Goldfish Care

The goldfish is one of the “starter pets” of most people and most people who decide to keep fish. The goldfish is a beloved and iconic pet and easily recognized. With breeders creating a great variety of goldfish to be kept as pets, everyone knows what a goldfish looks like and can tell a few goldish stories. They are beautiful ornamental fish, but many people purchase goldfish thinking they are a nearly no-maintenance pet that has no special needs except a bowl, gravel and some cute aquarium accessories. Goldfish have some special needs and basic keeping skills need to be had by goldfish owners who want their goldfish to thrive and do its best.

Goldfish are descendants of and bred from the “chi” or “koi” fish kept in ponds by Chinese Buddhist monks starting in the 9th century. These were highly decorative large carp and their brilliant vivid colors and fins made them an attractive target for predators, so monks protected the more vivid carp. By the 13th century, decorative goldfish became a status symbol and were a way to show one’s wealth, far from winning them at a carnival! These domesticated goldfish were genetically different than their ancestors. Eventually, goldfish were kept indoors in bowls starting in the 1500s. This was done to show off one’s prettiest fish but was not good for the goldfish as it was in an unnatural habitat. The bowl-kept goldfish were chosen for being “fancy” and were spared from ever encountering predators and competition with their peers. This kept ornamental carp completely separate from the domestic goldfish.

While it seems goldfish are short-lived, fragile pets, when housed correctly and properly cared for a goldfish can live up to 20 years. Goldfish do not get as big as their tanks allow them to grow and in a correct and adequate aquarium, a goldfish will thrive and provide grace and beauty to your home for many years. The original goldfish bowls were large ceramic basins and not the mass-produced 1-gallon tanks most people place a goldfish in and expect it to do well in.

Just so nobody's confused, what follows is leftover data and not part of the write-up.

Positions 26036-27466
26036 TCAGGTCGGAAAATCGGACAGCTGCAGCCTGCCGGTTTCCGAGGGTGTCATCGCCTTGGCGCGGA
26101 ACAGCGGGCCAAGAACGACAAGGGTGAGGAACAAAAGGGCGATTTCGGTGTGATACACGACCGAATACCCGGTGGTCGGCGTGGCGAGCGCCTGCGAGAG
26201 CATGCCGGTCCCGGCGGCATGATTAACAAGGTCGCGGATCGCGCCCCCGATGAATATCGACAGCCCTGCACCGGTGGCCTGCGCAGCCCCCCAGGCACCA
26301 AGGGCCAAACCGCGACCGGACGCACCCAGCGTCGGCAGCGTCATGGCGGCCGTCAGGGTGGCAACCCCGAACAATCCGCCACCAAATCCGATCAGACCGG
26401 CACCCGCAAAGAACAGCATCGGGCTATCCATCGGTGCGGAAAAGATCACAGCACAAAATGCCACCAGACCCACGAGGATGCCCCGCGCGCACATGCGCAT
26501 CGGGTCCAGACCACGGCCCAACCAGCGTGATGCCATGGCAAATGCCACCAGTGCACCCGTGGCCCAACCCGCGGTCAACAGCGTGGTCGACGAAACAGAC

If you want to showcase and enjoy the swimming dance of your pet goldfish, it requires a spacious home. Ideally, a goldfish should start in a 75- to 100-gallon tank. Goldfish are a carp, so depending on their breed, C. auratus will reach a size over a foot long, but sadly, few goldfish reach full adult size in a fishbowl. A goldfish keeper should allot 20 gallons for each goldfish and as they grow can avoid upgrading their tank by starting with a large tank that provides 20 gallons of space per fish.

Goldfish also need a big tank to ensure the water does not become the disgusting ammonia nose-hair curling mess and prevents “burials at sea” because pet owners do not keep the aquarium clean. Goldfish are not tidy or dainty eaters, nor do they have any bathroom manners. They will let food sink or get missed and will poop whenever they like and often in their homes. The solid waste of food and fish poop will be broken down by microbes and creates toxic by-products. The larger tanks allow you to have an aeration and filtration system in your goldfish tank and dilutes the metabolic by-products. Goldfish are happiest at 68 degrees and while they are rugged and survive in many climates, a tank kept at 68 degrees is healthiest for them. A large volume tank ensures the temperature is even.